The car’s relatively low kerb weight of 1270kg endowed it with a decent power-to-weight ratio when combined with the V8’s maximum power of 185bhp. That would result in a seriously quick car for its time, which according to contemporary reports could dispatch the 0-60mph benchmark in 7.0 seconds and go on to a 140mph maximum speed. Motor magazine, which bagged a prototype drive at the time, was besotted by it.
Killed by corporate rationalisation
Although the stars should have shone brightly for the P6 BS, with production versions rolling off the line by 1971, politics and model rationalisation would prove to be its death knell. By the time it was first shown at the New York Motor Show at the end of March 1968 under the name Leyland Eight GE (for Group Experimental), it was clear the writing was well and truly on the wall, despite David Bache being some way down the road to creating a much more beautiful body for it under the codename Rover P9.
Unlike the P8, which was being body-engineered at Pressed Steel Fisher (PSF), the P9 was being put together at Solihull. The car was rapidly evolving into the far better-looking P9 (below), this mid-engined supercar looked to have a bright future ahead of it. Alongside the P8 saloon, it looked like Rover would have a flagship range fit to rival any of its opposition.
Many regard the non-production of this car as not only British Leyland’s greatest loss, but also one of its biggest mistakes – the blame for that lies firmly with post-British Leyland Motor Corporation (BLMC) rationalisation. With the creation of the world’s fourth-largest car company in 1968, came some uncomfortable discussions about model and production overlaps. With the P6 BS looking likely to compete strongly with the Jaguar E-type and its successor, the XJ27, later to become known as the XJ-S, the battle was on.
Sadly, for Rover, there wasn’t a battle to fight – Jaguar’s Sir William Lyons was a prominent member of the British Leyland Board, while Rover had no representation at the top table. So, within months of BLMC’s creation, the P6 BS would be axed despite so much promise.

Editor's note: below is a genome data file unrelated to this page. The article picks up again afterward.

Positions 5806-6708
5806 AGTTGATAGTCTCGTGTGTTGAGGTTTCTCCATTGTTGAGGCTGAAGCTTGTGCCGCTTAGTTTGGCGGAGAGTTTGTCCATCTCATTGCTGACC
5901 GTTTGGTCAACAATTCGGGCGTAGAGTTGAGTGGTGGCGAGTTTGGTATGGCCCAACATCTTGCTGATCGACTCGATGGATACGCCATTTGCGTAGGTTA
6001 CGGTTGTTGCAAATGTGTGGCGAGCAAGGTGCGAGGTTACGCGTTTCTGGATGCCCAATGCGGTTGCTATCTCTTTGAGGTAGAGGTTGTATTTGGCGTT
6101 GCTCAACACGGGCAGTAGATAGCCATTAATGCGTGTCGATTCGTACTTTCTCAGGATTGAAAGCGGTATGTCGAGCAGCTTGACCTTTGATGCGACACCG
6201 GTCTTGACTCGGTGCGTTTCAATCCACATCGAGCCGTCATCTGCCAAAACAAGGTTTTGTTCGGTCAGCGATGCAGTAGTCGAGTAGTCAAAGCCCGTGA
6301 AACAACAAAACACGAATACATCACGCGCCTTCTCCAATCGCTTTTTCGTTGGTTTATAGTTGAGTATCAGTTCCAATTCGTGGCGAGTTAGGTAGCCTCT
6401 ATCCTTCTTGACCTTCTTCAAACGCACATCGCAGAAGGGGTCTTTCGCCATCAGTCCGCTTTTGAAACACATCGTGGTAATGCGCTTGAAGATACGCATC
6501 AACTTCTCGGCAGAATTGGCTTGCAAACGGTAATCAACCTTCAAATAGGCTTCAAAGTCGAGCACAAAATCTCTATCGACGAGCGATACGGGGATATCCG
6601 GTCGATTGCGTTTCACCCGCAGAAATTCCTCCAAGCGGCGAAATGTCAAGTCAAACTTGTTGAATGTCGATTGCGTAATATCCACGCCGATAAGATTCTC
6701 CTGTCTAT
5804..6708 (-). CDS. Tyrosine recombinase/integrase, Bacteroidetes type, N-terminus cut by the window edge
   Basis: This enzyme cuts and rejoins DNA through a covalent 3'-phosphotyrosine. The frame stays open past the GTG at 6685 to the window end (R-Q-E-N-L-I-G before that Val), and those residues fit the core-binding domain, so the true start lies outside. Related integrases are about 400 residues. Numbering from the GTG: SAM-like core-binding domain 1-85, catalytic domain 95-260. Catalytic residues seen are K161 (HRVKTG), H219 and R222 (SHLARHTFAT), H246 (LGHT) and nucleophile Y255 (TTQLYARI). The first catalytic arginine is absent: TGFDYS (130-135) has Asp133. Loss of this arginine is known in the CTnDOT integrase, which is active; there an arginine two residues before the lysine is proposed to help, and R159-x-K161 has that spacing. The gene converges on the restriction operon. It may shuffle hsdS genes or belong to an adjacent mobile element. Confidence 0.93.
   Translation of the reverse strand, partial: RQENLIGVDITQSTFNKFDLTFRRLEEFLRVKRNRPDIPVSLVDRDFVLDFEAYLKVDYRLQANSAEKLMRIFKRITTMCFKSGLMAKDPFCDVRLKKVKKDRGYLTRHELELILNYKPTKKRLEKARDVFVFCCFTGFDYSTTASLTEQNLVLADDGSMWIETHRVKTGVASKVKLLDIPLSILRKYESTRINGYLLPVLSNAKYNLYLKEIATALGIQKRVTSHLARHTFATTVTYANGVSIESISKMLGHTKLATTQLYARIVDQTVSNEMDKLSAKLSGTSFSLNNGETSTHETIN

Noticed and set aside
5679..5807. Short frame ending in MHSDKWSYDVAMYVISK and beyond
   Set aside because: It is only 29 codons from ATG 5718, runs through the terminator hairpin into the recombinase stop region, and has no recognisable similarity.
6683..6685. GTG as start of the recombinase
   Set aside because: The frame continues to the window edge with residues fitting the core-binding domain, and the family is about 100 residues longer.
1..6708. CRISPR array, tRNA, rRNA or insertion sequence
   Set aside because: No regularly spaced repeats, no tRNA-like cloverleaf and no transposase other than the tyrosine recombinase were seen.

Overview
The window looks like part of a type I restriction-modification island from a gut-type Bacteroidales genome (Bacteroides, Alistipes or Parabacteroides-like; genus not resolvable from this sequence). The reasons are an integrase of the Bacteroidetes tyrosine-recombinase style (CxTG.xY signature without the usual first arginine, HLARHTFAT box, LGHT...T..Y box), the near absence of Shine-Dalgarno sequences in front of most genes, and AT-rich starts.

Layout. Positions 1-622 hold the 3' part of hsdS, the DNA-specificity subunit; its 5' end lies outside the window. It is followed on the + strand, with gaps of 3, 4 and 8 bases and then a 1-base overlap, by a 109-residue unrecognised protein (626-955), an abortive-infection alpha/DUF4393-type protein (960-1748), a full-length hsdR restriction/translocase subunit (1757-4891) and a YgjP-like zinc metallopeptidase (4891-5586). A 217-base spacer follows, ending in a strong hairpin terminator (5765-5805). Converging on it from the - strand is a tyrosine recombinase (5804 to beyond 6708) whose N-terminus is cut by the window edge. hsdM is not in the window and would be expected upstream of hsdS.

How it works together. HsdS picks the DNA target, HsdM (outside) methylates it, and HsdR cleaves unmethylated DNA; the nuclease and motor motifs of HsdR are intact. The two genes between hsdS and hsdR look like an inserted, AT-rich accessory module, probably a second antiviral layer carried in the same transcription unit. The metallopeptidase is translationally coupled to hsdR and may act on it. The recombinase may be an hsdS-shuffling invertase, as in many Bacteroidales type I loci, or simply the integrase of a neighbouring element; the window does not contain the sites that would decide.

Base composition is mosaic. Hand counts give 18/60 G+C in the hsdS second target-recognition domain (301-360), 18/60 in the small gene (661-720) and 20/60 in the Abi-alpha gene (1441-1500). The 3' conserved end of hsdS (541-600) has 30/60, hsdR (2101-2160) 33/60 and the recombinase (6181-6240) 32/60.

Unfortunately for Rover, it was the same case for the P8. Its future lay in the hands of its representation at Donald Stokes’ boardroom table – and, because of the fact that Rover’s management struggled to contain Sir William Lyons, the Board deferred to the Jaguar man and allowed the Rover saloon car project to be put under microscopic scrutiny. This late-development analysis was undertaken after tooling had been completed at PSF and the car was being made ready for production at a cost of over £3m to the company.
And that was that for the Rover P6 BS
Today, it serves as a sad reminder that even the best laid plans can be undone by corporate manoeuvres. The P6 BS is far from being unique in being nixed by the creation of BLMC – you can add the Austin 9X Mini replacement, next-generation MGB and Triumph’s 1970s executive car range to a very long list.
However, what the non-appearance of the P6 BS and, ultimately, the P9 version, signalled very clearly was that Rover had been supplanted by Jaguar in the corporate pecking order. That, clearly, was a reversal of their relative positions prior to the creation of British Leyland – and would ultimately lead to the marque’s gradual downfall into oblivion.